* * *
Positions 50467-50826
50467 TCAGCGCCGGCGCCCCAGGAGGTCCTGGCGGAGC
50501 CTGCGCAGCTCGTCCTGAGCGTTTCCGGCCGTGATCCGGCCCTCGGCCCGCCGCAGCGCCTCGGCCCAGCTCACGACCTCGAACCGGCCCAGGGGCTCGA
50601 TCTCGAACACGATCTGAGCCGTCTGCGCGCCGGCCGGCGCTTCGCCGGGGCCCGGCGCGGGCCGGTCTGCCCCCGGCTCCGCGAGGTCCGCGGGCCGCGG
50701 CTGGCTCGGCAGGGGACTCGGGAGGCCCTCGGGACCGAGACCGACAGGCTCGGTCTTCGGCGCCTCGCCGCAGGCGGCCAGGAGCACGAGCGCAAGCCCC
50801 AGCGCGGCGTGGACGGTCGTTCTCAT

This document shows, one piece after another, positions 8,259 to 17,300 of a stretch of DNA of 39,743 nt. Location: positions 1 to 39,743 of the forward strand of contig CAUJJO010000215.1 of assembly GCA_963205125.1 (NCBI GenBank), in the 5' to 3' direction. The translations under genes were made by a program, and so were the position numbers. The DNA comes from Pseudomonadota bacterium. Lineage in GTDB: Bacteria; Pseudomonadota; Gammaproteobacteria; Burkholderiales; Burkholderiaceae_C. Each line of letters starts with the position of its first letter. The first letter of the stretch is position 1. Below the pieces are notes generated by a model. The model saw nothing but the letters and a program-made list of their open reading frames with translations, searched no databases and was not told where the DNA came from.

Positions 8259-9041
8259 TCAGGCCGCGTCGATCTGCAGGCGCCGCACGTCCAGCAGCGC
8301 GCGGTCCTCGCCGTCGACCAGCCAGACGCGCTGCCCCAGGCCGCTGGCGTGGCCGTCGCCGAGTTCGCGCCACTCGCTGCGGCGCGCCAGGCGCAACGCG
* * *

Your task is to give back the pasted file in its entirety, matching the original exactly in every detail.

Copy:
Positions 50467-50826
50467 TCAGCGCCGGCGCCCCAGGAGGTCCTGGCGGAGC
50501 CTGCGCAGCTCGTCCTGAGCGTTTCCGGCCGTGATCCGGCCCTCGGCCCGCCGCAGCGCCTCGGCCCAGCTCACGACCTCGAACCGGCCCAGGGGCTCGA
50601 TCTCGAACACGATCTGAGCCGTCTGCGCGCCGGCCGGCGCTTCGCCGGGGCCCGGCGCGGGCCGGTCTGCCCCCGGCTCCGCGAGGTCCGCGGGCCGCGG
50701 CTGGCTCGGCAGGGGACTCGGGAGGCCCTCGGGACCGAGACCGACAGGCTCGGTCTTCGGCGCCTCGCCGCAGGCGGCCAGGAGCACGAGCGCAAGCCCC
50801 AGCGCGGCGTGGACGGTCGTTCTCAT

This document shows, one piece after another, positions 8,259 to 17,300 of a stretch of DNA of 39,743 nt. Location: positions 1 to 39,743 of the forward strand of contig CAUJJO010000215.1 of assembly GCA_963205125.1 (NCBI GenBank), in the 5' to 3' direction. The translations under genes were made by a program, and so were the position numbers. The DNA comes from Pseudomonadota bacterium. Lineage in GTDB: Bacteria; Pseudomonadota; Gammaproteobacteria; Burkholderiales; Burkholderiaceae_C. Each line of letters starts with the position of its first letter. The first letter of the stretch is position 1. Below the pieces are notes generated by a model. The model saw nothing but the letters and a program-made list of their open reading frames with translations, searched no databases and was not told where the DNA came from.

Positions 8259-9041
8259 TCAGGCCGCGTCGATCTGCAGGCGCCGCACGTCCAGCAGCGC
8301 GCGGTCCTCGCCGTCGACCAGCCAGACGCGCTGCCCCAGGCCGCTGGCGTGGCCGTCGCCGAGTTCGCGCCACTCGCTGCGGCGCGCCAGGCGCAACGCG